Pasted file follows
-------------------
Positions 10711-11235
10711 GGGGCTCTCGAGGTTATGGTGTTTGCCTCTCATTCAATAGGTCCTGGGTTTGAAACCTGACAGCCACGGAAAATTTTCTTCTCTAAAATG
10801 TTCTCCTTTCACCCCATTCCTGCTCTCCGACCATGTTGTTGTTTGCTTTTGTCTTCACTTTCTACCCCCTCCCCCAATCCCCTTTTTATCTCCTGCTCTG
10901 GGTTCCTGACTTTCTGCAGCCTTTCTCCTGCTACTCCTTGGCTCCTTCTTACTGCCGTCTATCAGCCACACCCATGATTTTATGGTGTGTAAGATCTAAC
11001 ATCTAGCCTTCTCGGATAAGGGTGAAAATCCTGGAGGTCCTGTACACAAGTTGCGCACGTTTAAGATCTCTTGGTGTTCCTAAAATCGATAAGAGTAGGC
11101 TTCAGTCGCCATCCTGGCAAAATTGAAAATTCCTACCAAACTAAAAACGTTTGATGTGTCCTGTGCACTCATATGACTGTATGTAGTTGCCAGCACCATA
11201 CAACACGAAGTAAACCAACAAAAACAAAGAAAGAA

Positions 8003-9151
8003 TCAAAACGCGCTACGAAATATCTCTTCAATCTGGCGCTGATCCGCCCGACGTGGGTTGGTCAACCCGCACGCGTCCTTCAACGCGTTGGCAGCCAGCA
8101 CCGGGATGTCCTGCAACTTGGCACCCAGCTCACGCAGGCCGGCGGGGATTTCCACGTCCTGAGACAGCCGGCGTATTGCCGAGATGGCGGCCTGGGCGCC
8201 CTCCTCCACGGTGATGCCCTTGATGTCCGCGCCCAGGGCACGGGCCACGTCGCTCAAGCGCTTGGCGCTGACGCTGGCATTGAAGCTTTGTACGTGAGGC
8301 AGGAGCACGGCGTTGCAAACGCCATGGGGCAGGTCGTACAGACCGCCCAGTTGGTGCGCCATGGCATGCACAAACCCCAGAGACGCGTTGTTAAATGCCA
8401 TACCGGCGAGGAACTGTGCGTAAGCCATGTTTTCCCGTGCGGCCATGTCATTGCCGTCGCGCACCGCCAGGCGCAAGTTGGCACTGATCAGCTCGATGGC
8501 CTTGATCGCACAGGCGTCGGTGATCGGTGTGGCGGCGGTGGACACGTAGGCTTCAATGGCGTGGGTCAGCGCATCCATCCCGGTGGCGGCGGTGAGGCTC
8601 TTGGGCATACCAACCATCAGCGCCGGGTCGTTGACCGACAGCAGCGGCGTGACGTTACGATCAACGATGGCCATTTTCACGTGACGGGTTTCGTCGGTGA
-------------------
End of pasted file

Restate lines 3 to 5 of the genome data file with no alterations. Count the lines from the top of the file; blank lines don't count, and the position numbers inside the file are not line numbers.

10801 TTCTCCTTTCACCCCATTCCTGCTCTCCGACCATGTTGTTGTTTGCTTTTGTCTTCACTTTCTACCCCCTCCCCCAATCCCCTTTTTATCTCCTGCTCTG
10901 GGTTCCTGACTTTCTGCAGCCTTTCTCCTGCTACTCCTTGGCTCCTTCTTACTGCCGTCTATCAGCCACACCCATGATTTTATGGTGTGTAAGATCTAAC
11001 ATCTAGCCTTCTCGGATAAGGGTGAAAATCCTGGAGGTCCTGTACACAAGTTGCGCACGTTTAAGATCTCTTGGTGTTCCTAAAATCGATAAGAGTAGGC